The best on-camera training I’ve had. But Ben, it’s a PODCAST, you exclaim! Yeah. That’s right. It’s that friggin’ good. Probably the most informative 5 minutes of your day as an actor. David H. Lawrence hosts and Patrick Tucker does most of the talking. Seriously. Check it out (Podcast inspired by the book Secrets of Screen Acting that Patrick Tucker wrote. Find it on Amazon.)
Speaking of David H. Lawrence, check out his website www.ActingAnswers.com. Full of wonderful advice from a very astute working actor.
One of the most informative email newsletters out there. Go to Alex’s Info site and sign up to receive daily awesomeness. It’s fairly LA based, but there are great resources in there for everyone. The email also contains information on thrival jobs, internship opportunities, and the like.
Head over to their website and click on “Subscribe” in the top menu to get daily updates of what the heck is going on in this crazy industry. Get the news that the people at the top of this crazy town care about. You can also watch a 5-minute video of the morning’s news every day if you prefer.
The Hollywood Reporter
Rather than droppin’ a couple hundred bones on actually paying for the magazine, I suggest signing up for their daily email newsletters, or subscribing to their rss feeds. This is the kind of info the people with the money care about. The type of info that is great to have as a general understanding of what’s going on in our industry.
Tons of wonderful industry news on their main site. Lots of networking opportunities and such. Click on the “Register” link in the top right and enter your email to get on the list.
Damn you all of my friends who didn’t tell me about this until 6 months into my Los Angeles experience. If you want to get tickets to anything in Los Angeles, it’s mandatory to check Goldstar first. Pretty much every play, concert, or whatever has extremely (like 50+ %) discounted tickets. Awesomesauce.
Oh, and there are discounted tix for most of the major cities on here, not just Los Angeles.
ActorRated is like Yelp for actors. Basically it’s a place where people can rate and give feedback on the myriad services, products, headshot photographers, membership organizations, and the like. What you’re looking for isn’t there? Put it up! The more information we can give each other as a community, the better.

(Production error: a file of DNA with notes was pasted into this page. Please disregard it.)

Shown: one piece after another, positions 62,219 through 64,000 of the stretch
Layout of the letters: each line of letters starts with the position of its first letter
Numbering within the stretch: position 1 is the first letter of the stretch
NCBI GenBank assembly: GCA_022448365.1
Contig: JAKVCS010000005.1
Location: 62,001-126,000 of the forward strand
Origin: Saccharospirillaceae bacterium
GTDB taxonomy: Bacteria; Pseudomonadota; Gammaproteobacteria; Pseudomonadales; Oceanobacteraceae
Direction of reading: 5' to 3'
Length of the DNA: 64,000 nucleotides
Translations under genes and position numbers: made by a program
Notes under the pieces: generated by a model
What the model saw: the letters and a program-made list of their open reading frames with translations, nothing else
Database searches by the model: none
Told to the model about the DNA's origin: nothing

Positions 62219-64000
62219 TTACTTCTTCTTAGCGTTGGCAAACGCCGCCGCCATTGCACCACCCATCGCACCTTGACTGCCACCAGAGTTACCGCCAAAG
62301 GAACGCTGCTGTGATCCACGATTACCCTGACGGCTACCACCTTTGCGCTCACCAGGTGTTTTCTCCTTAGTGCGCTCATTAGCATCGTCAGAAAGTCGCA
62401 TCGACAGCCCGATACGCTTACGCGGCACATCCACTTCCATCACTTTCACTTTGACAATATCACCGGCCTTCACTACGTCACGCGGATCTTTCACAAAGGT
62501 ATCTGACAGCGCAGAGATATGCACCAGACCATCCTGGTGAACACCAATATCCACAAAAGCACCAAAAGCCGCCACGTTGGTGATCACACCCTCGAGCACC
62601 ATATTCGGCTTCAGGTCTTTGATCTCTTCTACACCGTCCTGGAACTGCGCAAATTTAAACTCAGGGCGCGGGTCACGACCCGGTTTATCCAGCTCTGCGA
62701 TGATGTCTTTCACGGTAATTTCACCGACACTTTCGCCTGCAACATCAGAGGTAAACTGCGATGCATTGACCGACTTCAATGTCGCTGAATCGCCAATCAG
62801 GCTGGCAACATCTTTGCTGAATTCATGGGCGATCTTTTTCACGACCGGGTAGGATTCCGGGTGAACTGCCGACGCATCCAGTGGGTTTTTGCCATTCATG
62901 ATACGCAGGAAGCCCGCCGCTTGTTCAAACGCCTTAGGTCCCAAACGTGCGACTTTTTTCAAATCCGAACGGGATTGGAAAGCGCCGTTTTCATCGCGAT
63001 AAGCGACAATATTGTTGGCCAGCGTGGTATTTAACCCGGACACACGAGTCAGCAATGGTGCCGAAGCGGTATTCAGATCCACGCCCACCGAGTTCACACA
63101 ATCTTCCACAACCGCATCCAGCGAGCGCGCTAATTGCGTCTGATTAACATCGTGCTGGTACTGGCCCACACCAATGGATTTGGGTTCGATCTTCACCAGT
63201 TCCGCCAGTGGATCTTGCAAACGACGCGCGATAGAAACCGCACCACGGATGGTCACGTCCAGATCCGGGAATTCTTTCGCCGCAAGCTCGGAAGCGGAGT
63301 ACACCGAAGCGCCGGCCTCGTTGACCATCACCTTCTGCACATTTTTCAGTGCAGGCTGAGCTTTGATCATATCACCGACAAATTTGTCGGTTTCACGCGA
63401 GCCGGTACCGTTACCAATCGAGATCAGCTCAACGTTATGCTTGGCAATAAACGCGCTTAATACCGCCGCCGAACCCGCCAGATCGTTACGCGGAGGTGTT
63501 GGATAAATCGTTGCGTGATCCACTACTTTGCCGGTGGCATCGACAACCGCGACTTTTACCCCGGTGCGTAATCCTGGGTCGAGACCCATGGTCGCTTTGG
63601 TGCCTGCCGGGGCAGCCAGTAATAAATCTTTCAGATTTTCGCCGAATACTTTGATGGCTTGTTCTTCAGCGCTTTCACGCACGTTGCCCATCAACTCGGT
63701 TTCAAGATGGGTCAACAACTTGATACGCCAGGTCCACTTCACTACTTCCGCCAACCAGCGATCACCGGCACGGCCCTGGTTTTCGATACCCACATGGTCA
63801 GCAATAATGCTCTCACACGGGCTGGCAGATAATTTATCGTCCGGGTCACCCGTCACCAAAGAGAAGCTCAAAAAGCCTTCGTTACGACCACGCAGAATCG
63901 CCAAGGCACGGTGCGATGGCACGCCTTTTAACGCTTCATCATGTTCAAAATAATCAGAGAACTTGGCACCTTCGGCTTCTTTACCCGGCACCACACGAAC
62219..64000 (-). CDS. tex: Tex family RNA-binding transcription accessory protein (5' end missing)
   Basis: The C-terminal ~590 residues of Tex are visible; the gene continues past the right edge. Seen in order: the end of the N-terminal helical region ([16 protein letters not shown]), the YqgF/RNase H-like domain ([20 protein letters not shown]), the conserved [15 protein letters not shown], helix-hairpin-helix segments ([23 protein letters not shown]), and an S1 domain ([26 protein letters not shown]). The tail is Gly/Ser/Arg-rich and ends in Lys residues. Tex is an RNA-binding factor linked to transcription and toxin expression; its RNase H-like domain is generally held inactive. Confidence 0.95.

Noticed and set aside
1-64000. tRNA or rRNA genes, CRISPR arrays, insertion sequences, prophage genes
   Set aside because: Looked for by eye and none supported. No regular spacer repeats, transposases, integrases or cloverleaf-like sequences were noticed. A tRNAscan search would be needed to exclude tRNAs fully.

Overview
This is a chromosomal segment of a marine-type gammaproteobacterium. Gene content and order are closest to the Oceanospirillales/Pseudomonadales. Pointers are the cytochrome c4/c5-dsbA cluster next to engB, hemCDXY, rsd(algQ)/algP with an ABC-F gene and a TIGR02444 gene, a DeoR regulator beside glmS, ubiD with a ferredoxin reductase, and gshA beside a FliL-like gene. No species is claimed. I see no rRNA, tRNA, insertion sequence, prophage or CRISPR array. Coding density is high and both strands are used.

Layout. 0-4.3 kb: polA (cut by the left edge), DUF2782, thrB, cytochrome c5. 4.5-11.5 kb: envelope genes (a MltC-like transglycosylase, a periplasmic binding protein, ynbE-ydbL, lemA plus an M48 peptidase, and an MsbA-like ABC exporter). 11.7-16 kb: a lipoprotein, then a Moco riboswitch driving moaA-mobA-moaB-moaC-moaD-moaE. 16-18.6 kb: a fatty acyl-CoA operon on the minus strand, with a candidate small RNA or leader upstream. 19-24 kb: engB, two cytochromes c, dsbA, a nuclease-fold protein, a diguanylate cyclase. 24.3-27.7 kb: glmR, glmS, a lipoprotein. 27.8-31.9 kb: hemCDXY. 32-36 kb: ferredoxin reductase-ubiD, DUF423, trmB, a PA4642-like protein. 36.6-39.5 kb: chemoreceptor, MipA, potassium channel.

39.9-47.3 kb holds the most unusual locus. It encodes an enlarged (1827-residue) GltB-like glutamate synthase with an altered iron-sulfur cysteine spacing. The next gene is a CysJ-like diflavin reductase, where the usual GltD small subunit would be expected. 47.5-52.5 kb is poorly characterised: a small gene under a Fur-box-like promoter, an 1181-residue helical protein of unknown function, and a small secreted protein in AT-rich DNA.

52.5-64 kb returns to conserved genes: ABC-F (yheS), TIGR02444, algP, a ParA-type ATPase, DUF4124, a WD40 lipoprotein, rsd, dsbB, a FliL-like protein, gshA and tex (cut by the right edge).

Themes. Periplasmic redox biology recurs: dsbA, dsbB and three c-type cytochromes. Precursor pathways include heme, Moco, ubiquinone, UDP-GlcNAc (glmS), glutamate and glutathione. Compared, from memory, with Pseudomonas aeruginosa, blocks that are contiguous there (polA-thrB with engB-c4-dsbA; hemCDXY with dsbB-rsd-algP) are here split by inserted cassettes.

In short, PerformerTrack is online software that allows you to manage all aspects of your acting career. Auditions, expenses, contacts, etc.
I wrote about PerformerTrack previously, and I would highly recommend you check out co-founder Brian Vermiere’s interview with Inside Acting Podcast.
The Moth Podcast
As actors we’re in the business of telling stories. And The Moth Podcast has some of the best stories around. They are true stories, run about 15 minutes, and are told live without notes. Subscribe on work out those storytelling muscles.
The Actor’s Lounge
I absolutely LOVE The Actor’s Lounge. It is by far the best energy in Los Angeles. So what is it you ask? Great question.
The Actor’s Lounge is essentially an open mic night for actors. Any actor can simply show up and do a monologue (3 min. or less) or a scene (5 min. time limit for 2-person scene, 6-minute limit for 3 or more). There’s a live DJ on stage, phenomenal emcees (led by the truly brilliant In-Q), as well as music, dance, live painting, and film stuff thrown in for good measure. If you have a single creative bone in your body you NEED to check this out.
When: First Wednesday of every month, starting at 8:30pm (performers must show up early to sign up)
Where: Greenway Court Theatre, 544 N. Fairfax Ave, Los Angeles, CA 90048
Cost: $1 (though it might go up to $5 soon)
What are your favorite resources? If they’re not listed here, throw ’em up in the comments section!
1. MOVING TO GREENPOINT – WILLIAMSBURG
Today is the day, my good friends. I move – from the Upper East Side (New York’s quiet, family oriented, wealthy, primarily Jewish neighborhood wherein I have found solice in my Bikram Yoga studio/friends, my local vegan salad/sandwich/juice shop, and my Starbucks’ baristas who consistently ask me for my number, give me a discount, and know how to make a gal feel special and loved – also where I have miserably shared a studio with a veritable dipshit) to Greenpoint, Brooklyn! Listed as #5 in The New York Times on April 12, 2010 as one of the top 50 “Most Livable Neighborhoods,” in New York, Greenpoint is up and coming as a trendy place for young professionals and artists who are perhaps too poor for the more expensive East Village or Williamsburg real estate but too “scene” to move North to Wash. Heights, Harlem, or even the Bronx.